An underappreciated dimension of scientific research is collecting data. For ecologists interested in measuring biodiversity, a perennial issue is that counting plants and animals as they move, hide, and change is extremely difficult, leading to incomplete datasets that hinder our knowledge of the natural world.
KBS professor and ecologist Dr. Alisha Shah ran into this problem when she sought to understand how climate change affects the diversity and abundance of insects year-by-year. Annual shifts in temperature and precipitation changes are likely to impact insects, but counting the number of insects in a forest would take months for a small group of scientists. So how can this colossal task be accomplished?
Citizen science, also known as community science, offers a method to increase the efficiency of data collection while engaging non-scientists in learning about the natural world. These methods harness public interest in ecology and natural history to collect an accurate and detailed dataset of all animals and plants present in a particular location.
BioBlitz at the Sanctuary
On June 17, 2023, local scientists, naturalists, students and community members gathered for a citizen science event called a BioBlitz, with a goal of surveying all the insects, birds, reptiles, amphibians, and plants in the Kellogg Bird Sanctuary. During the BioBlitz, over 100 participants and volunteers used the iNaturalist app to photograph, record and identify organisms found in the Bird Sanctuary.
Participants were assigned to field teams that focused on the following organisms: birds (prairie/forest), aquatic insects, reptiles/amphibians, butterflies, dragonflies, forest insects, plants (prairie/forest), urban insects (i.e., those near human structures), bees, and ground insects. Each group was given equipment to aid in their search (nets, binoculars, magnifying glasses, etc.), and once an organism was found, participants used the image recognition technology of the iNaturalist app and the help of volunteer naturalists to record an accurate species identification.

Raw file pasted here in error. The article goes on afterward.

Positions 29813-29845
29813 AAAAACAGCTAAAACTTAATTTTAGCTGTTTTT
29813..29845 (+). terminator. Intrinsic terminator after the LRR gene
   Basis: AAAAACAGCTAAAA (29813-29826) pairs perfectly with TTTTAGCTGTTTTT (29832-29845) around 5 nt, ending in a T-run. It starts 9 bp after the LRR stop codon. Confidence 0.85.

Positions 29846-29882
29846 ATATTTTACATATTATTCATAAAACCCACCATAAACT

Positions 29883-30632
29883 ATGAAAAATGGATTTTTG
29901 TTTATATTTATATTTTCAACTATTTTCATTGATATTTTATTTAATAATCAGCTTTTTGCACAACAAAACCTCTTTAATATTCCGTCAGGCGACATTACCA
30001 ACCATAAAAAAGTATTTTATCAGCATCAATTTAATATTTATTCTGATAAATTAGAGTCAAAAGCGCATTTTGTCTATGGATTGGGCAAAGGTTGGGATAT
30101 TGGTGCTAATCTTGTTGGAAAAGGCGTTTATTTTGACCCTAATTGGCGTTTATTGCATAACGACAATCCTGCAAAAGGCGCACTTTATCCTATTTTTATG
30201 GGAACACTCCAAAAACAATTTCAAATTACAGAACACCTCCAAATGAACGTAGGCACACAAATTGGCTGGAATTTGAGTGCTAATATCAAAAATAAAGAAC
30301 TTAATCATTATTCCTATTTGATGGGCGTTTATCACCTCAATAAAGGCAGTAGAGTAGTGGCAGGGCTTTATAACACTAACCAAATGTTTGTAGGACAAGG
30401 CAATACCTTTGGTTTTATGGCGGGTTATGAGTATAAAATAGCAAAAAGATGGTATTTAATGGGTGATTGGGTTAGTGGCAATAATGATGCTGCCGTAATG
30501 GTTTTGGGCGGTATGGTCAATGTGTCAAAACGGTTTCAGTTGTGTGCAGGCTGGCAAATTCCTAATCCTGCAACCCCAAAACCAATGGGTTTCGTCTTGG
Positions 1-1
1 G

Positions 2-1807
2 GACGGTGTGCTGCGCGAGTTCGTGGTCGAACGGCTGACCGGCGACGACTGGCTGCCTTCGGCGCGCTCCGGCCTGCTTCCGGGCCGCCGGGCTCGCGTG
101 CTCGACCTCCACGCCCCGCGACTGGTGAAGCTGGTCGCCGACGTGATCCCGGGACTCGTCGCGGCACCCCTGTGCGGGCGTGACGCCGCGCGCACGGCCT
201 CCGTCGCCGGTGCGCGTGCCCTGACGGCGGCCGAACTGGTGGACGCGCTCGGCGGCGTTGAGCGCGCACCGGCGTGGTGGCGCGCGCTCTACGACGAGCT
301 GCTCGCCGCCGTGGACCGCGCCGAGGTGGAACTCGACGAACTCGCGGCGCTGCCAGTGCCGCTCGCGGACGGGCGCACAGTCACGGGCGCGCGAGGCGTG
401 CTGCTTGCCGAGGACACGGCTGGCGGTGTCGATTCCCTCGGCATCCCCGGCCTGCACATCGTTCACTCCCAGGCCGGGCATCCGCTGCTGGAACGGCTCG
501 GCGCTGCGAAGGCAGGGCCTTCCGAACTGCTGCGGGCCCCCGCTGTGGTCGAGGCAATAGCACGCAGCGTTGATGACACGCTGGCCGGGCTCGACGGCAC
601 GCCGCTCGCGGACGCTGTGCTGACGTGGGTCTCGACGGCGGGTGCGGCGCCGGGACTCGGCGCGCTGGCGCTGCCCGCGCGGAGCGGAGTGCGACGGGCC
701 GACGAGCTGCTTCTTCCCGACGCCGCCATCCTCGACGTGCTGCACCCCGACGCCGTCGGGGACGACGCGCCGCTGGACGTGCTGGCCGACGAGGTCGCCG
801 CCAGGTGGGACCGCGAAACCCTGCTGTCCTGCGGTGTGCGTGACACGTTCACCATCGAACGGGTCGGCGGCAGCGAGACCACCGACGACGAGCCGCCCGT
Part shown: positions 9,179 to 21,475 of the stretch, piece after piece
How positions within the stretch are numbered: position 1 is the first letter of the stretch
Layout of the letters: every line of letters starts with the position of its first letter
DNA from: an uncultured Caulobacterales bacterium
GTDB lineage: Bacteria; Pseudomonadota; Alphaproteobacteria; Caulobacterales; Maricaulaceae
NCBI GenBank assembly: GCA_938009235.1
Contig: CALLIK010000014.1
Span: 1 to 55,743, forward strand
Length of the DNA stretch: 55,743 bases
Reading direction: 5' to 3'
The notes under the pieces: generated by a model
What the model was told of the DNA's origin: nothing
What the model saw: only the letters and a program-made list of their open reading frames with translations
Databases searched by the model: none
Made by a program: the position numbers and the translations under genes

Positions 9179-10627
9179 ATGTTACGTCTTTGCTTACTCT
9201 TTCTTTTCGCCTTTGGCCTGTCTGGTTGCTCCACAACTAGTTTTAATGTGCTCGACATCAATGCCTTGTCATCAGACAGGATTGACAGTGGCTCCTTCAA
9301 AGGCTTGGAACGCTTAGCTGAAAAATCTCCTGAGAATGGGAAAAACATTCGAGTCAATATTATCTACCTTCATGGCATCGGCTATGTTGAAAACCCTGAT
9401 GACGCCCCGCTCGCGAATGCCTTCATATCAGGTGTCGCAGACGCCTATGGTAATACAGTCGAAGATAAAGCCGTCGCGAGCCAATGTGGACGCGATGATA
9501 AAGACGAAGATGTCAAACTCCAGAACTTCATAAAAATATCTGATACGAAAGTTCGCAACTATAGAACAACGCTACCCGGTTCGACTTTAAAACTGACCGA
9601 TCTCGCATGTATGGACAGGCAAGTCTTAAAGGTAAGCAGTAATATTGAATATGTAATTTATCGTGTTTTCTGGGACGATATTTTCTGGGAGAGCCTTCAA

So far, BioBlitz participants have catalogued over 300 species of organisms living in the Bird Sanctuary – observations include cabbage white butterflies (pictured), a prickly pear cactus, a thistle tortoise beetle, painted turtles, and a nest of house wrens in a wooden post. Additional species are still being added – hundreds of insects were brought back to the lab and are still being identified using field guides a month later!
You can see the full list of species observations here.
Dr. Shah plans to repeat the BioBlitz annually over the next five years to help her research group understand how insect diversity is changing with the local climate, and to continue welcoming the public to participate in the challenging – but rewarding – work of collecting ecological data. We hope you’ll join in 2024!
Nasser Mohammed and Corinn Rutkoski are Ph.D. students at the W.K. Kellogg Biological Station. Nasser is part of the Klausmeier Lab, and Rutkoski is part of the Evans Lab.